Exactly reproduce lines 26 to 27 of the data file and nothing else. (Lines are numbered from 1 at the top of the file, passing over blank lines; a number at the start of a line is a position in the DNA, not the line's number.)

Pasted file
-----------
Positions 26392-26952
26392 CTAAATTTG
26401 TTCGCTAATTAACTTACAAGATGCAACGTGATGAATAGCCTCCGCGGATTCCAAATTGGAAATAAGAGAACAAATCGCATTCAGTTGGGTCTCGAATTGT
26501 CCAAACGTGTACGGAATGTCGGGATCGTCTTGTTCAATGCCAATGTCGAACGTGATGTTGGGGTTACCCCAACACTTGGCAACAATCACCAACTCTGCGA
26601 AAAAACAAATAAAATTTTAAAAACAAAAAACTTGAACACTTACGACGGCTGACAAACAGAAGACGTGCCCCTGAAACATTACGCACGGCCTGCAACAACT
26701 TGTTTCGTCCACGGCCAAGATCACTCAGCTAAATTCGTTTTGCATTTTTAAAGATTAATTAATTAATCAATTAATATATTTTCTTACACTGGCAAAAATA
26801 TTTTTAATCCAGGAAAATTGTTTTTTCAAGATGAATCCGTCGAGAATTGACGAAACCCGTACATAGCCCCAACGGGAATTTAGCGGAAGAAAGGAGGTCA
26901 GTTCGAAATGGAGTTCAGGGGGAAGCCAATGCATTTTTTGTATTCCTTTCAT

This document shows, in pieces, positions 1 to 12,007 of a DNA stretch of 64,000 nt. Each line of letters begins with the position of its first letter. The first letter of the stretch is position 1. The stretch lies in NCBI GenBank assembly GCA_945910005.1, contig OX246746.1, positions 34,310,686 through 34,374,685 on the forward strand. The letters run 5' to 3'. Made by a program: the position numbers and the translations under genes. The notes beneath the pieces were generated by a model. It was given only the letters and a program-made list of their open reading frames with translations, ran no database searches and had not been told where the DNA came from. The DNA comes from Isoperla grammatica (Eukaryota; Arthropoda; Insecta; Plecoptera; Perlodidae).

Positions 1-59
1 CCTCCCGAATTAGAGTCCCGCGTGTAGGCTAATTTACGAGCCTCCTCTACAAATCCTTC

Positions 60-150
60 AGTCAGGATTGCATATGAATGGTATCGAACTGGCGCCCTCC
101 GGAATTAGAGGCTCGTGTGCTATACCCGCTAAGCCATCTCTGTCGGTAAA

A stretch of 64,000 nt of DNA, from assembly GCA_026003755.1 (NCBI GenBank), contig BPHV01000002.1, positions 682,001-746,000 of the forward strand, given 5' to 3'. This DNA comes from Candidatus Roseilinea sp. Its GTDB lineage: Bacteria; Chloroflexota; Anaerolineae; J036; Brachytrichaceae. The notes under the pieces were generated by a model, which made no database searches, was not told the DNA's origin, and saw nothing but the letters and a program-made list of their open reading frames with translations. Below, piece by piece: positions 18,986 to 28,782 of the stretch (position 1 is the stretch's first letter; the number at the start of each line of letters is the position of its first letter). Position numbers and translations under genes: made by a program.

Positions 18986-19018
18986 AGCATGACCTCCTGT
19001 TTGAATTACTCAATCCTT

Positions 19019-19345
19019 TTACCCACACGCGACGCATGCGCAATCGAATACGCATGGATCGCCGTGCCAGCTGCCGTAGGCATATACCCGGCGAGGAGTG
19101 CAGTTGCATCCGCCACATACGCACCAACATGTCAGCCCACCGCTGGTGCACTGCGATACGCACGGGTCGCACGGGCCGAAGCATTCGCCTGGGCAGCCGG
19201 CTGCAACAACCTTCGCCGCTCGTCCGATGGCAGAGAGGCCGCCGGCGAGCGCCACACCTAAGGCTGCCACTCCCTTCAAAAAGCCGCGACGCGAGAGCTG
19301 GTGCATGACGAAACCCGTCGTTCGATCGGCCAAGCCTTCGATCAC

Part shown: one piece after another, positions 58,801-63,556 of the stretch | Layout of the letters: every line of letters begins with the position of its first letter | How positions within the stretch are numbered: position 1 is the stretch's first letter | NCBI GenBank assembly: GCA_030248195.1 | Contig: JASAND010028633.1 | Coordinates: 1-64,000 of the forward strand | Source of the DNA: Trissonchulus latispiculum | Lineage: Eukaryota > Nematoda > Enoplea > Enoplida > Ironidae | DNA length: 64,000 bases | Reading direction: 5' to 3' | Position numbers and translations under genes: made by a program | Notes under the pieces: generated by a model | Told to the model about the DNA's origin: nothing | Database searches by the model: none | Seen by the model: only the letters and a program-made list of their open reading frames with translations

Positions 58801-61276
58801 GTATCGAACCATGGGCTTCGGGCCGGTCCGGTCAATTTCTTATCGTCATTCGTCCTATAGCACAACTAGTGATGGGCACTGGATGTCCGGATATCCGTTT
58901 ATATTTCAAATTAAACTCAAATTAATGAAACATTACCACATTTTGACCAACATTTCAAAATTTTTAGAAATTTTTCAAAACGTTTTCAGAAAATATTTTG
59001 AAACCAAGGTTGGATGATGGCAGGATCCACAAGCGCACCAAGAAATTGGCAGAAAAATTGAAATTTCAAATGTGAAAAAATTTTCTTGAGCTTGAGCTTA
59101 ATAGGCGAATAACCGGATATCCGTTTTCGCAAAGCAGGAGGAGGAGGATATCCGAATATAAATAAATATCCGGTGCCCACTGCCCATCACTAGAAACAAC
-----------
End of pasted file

58801 GTATCGAACCATGGGCTTCGGGCCGGTCCGGTCAATTTCTTATCGTCATTCGTCCTATAGCACAACTAGTGATGGGCACTGGATGTCCGGATATCCGTTT
58901 ATATTTCAAATTAAACTCAAATTAATGAAACATTACCACATTTTGACCAACATTTCAAAATTTTTAGAAATTTTTCAAAACGTTTTCAGAAAATATTTTG